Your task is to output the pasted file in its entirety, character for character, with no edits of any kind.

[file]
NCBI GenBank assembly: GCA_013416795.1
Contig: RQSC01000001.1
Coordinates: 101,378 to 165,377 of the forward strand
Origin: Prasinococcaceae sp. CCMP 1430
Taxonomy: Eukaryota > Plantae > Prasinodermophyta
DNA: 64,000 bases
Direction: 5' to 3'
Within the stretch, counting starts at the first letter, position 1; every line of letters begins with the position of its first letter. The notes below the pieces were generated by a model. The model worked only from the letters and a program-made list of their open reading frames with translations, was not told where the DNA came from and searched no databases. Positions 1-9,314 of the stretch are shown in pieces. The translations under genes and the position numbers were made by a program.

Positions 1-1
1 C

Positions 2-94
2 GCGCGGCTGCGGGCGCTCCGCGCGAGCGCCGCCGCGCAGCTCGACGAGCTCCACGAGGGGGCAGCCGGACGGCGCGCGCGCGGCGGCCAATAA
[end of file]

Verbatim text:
NCBI GenBank assembly: GCA_013416795.1
Contig: RQSC01000001.1
Coordinates: 101,378 to 165,377 of the forward strand
Origin: Prasinococcaceae sp. CCMP 1430
Taxonomy: Eukaryota > Plantae > Prasinodermophyta
DNA: 64,000 bases
Direction: 5' to 3'
Within the stretch, counting starts at the first letter, position 1; every line of letters begins with the position of its first letter. The notes below the pieces were generated by a model. The model worked only from the letters and a program-made list of their open reading frames with translations, was not told where the DNA came from and searched no databases. Positions 1-9,314 of the stretch are shown in pieces. The translations under genes and the position numbers were made by a program.

Positions 1-1
1 C

Positions 2-94
2 GCGCGGCTGCGGGCGCTCCGCGCGAGCGCCGCCGCGCAGCTCGACGAGCTCCACGAGGGGGCAGCCGGACGGCGCGCGCGCGGCGGCCAATAA